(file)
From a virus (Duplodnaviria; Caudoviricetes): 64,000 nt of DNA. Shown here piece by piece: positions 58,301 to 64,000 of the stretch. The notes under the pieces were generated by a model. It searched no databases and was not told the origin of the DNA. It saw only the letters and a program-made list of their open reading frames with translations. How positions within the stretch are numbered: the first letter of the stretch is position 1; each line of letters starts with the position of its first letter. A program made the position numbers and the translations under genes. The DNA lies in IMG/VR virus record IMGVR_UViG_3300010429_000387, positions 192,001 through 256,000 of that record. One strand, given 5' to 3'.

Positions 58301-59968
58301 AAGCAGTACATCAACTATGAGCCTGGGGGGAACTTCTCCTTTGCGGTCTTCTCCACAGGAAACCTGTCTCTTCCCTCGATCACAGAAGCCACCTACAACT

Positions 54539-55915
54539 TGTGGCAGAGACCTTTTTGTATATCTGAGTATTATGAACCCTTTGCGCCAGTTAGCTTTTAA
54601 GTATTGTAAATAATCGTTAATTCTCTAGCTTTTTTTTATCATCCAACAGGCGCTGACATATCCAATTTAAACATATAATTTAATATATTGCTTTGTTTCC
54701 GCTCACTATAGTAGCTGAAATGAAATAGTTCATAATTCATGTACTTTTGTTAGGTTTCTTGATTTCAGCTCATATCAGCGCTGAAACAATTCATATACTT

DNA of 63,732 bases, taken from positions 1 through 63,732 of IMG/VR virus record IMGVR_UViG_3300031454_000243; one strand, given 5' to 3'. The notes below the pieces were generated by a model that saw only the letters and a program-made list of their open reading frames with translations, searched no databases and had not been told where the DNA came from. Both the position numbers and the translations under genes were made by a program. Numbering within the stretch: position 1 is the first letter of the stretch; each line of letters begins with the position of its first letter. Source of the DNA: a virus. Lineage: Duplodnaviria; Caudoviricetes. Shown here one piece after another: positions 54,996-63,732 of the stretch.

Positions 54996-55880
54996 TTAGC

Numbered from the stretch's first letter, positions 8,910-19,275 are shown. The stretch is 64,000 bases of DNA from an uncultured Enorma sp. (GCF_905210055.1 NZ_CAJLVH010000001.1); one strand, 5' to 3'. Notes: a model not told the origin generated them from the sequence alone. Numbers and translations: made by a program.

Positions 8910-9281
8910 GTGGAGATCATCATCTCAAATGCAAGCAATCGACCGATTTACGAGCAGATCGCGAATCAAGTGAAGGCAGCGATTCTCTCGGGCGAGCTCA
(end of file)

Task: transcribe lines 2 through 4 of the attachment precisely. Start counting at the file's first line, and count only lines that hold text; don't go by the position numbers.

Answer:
Positions 58301-59968
58301 AAGCAGTACATCAACTATGAGCCTGGGGGGAACTTCTCCTTTGCGGTCTTCTCCACAGGAAACCTGTCTCTTCCCTCGATCACAGAAGCCACCTACAACT

Positions 54539-55915